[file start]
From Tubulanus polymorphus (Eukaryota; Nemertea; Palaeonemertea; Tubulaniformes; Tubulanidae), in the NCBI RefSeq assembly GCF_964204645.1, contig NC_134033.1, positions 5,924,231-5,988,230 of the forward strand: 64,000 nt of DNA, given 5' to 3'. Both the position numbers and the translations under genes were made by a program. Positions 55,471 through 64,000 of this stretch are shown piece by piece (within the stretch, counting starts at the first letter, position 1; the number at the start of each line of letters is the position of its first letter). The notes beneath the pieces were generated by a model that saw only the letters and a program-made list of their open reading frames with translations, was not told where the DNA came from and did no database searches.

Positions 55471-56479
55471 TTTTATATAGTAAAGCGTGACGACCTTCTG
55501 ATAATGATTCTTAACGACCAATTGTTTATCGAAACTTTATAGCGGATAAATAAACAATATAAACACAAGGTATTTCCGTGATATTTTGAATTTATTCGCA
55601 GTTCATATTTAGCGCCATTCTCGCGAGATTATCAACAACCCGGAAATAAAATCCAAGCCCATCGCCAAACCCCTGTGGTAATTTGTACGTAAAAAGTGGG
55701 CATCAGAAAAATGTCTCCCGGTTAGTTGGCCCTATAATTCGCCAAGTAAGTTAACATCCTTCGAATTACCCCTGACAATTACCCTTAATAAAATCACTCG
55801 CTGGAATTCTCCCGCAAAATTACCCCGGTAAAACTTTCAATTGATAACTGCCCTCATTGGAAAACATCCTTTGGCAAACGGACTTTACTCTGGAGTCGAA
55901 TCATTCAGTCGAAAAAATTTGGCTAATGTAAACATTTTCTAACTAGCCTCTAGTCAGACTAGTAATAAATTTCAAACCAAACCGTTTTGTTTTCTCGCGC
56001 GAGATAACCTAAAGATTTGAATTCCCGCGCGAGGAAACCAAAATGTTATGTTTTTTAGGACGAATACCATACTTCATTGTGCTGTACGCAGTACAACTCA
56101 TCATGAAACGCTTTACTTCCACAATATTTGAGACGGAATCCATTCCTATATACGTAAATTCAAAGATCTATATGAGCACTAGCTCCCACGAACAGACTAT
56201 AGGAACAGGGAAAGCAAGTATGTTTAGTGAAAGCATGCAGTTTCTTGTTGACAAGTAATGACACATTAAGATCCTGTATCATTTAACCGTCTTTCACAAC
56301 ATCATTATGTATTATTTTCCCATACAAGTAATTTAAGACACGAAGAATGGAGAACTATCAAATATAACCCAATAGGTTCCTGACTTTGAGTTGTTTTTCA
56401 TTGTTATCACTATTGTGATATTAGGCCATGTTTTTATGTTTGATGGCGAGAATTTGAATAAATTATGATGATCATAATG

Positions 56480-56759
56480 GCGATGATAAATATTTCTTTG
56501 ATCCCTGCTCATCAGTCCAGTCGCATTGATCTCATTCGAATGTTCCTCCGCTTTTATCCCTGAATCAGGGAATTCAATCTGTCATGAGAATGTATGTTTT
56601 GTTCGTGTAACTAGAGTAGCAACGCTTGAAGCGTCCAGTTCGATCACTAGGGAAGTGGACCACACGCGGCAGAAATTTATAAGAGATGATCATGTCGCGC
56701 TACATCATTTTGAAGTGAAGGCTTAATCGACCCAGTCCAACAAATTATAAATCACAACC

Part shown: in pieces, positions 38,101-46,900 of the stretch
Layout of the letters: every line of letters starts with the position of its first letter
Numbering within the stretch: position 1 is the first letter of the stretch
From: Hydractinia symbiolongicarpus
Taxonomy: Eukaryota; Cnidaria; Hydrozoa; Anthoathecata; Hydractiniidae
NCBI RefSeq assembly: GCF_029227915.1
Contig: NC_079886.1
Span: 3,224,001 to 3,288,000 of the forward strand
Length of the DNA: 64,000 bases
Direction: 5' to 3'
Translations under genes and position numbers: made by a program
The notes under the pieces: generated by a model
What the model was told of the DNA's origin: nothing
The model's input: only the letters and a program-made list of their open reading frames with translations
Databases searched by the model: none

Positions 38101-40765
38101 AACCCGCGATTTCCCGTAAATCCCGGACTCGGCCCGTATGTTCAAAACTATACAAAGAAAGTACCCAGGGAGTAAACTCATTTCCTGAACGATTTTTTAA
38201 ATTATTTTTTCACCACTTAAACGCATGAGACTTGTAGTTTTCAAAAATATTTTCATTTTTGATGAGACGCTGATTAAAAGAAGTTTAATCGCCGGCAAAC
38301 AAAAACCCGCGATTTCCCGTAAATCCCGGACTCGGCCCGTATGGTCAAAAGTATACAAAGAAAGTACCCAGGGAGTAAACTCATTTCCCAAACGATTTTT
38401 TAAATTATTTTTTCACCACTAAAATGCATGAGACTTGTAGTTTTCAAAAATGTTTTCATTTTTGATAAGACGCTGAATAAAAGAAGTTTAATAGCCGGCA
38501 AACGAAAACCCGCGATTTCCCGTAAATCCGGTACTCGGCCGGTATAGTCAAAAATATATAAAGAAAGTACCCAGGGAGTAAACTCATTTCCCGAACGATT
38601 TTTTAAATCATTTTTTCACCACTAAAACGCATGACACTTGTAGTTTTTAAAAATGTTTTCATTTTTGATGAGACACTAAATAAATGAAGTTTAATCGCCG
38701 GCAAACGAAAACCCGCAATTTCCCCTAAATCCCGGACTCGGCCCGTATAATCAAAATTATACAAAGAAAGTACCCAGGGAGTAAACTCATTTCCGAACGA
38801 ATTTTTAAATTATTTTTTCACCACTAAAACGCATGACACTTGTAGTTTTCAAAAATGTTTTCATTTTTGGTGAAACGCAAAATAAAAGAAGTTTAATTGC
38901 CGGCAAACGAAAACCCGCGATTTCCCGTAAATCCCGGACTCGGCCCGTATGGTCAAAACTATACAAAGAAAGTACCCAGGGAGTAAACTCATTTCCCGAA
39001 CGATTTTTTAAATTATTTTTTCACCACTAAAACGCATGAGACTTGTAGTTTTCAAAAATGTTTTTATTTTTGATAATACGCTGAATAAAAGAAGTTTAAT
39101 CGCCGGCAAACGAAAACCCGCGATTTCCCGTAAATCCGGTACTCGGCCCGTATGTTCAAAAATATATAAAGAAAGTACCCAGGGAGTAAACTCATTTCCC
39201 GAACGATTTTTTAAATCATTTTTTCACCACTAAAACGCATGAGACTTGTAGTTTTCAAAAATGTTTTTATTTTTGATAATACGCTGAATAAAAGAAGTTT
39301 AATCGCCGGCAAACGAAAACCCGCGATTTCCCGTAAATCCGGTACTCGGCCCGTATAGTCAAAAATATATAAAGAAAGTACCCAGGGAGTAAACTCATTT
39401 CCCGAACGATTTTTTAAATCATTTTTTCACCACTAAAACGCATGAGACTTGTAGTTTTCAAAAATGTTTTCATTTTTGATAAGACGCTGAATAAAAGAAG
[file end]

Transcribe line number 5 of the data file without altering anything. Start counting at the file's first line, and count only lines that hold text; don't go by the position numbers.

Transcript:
55601 GTTCATATTTAGCGCCATTCTCGCGAGATTATCAACAACCCGGAAATAAAATCCAAGCCCATCGCCAAACCCCTGTGGTAATTTGTACGTAAAAAGTGGG